Recent media attention to the teens who beat a homeless man in Milwaukee have that act of brutality back in the minds of many people, but it is only the tip of the iceberg. Violence against homeless people is a disturbing trend that is on the rise all over the United States. According to data from the National Coalition For The Homeless, 101 separate hate crimes in the form of violence against the homeless occurred in 23 different states in 2004. Twenty-four of those crimes occurred in Texas.
According to the data, more hate crimes against homeless people occurred in Texas than in any other state in the union… a lot more. The state with the second highest rate was Colorado at 15 hate crimes; no other state had more than seven. Galveston, with 18 crimes, had more incidents than all of Colorado. Corpus Christi, with 5 acts, had as many as the entire state of California. This disproportionate amount of violence should serve as a wake-up call to our state that the attitudes people hold towards the homeless population here are dangerous…even deadly.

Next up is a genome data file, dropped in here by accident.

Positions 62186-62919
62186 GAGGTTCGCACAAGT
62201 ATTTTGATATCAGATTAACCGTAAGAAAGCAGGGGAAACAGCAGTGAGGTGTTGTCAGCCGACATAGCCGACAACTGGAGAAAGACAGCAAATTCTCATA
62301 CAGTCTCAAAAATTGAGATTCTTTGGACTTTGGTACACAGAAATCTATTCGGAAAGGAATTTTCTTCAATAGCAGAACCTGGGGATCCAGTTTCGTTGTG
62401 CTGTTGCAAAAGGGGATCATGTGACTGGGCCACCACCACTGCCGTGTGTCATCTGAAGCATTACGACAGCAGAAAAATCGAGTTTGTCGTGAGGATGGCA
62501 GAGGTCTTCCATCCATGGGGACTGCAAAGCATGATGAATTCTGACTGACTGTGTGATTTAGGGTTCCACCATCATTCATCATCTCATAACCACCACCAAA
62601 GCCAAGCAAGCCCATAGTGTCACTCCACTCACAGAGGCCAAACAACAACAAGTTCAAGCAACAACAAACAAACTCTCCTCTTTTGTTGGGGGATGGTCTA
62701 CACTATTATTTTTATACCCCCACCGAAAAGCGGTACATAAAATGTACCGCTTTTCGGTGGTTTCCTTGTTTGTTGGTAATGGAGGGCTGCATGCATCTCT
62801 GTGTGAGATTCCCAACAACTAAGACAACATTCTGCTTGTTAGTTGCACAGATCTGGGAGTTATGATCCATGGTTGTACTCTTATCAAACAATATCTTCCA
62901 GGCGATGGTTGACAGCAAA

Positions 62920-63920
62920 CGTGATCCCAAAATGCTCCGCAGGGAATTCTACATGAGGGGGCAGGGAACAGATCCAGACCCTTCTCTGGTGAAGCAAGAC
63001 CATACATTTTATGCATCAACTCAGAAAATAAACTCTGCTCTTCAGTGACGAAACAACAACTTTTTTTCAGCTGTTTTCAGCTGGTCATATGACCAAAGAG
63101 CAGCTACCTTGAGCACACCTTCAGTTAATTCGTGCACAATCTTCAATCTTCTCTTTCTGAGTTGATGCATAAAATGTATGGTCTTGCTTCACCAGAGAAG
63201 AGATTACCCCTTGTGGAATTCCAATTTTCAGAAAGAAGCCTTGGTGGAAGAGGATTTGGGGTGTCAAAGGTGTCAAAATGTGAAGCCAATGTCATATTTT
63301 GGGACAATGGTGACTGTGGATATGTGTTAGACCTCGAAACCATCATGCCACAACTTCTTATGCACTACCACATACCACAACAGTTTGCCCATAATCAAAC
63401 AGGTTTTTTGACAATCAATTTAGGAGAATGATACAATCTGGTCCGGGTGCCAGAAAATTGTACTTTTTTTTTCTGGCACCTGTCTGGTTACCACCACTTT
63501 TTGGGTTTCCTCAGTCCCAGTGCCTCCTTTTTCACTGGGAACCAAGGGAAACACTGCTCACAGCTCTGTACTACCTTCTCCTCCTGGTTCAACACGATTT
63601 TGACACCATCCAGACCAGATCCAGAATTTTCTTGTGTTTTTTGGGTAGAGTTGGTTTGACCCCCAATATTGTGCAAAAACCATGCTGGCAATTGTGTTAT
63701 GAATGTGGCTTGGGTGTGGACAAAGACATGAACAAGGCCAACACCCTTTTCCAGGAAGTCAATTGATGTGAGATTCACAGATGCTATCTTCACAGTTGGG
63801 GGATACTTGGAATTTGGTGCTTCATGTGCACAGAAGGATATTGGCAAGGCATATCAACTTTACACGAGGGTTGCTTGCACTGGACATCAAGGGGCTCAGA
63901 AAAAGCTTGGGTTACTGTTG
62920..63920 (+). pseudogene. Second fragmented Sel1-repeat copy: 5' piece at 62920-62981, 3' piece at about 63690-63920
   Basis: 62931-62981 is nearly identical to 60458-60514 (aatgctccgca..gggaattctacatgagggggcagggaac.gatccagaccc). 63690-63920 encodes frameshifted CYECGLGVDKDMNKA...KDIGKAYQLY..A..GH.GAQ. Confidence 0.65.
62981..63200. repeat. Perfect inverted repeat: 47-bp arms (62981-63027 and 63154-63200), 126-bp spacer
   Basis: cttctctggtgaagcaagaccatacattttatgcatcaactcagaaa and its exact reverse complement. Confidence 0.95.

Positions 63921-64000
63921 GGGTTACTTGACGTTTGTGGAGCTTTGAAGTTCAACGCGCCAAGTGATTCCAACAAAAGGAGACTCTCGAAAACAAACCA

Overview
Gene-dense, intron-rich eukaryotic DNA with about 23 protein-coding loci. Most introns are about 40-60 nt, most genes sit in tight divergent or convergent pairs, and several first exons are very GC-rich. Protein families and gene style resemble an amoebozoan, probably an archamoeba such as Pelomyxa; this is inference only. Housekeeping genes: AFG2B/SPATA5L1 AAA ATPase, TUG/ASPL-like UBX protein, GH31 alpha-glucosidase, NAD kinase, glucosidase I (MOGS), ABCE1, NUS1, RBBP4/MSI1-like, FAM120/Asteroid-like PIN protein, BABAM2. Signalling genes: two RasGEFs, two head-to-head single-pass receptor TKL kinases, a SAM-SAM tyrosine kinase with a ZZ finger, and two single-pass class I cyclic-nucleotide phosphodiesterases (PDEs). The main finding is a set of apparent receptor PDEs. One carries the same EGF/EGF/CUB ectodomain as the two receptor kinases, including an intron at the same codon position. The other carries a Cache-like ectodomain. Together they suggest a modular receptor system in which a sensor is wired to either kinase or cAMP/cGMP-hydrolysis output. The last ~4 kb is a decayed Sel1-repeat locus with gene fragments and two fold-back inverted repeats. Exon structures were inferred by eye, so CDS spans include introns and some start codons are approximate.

I work in social services and, though homeless services are not part of my practice area, I sit in a lot of community meetings where issues involving my community’s homeless population are discussed. I am usually very distressed by the tone of these discussions, which tend to focus on flushing homeless people out of the places where they have sought shelter out of doors and driving them away from any places where they might annoy people who are shopping. The homeless are talked about in the same breath as criminals and prostitutes and with a pest-eradication mentality that seems more appropriate for mosquitoes than for suffering human beings. The library has a sign on it that says that backpacks and bedrolls are not allowed inside, camping is restricted in all but a few places, police do “sweeps” to drive homeless people out of the areas they frequent, criminal trespass laws are used to keep people from taking shelter in neglected and abandoned properties and panhandling is prosecuted even when it harms no one and should be protected by free speech. The community’s feelings are clear…get out. But the homeless have nowhere to go.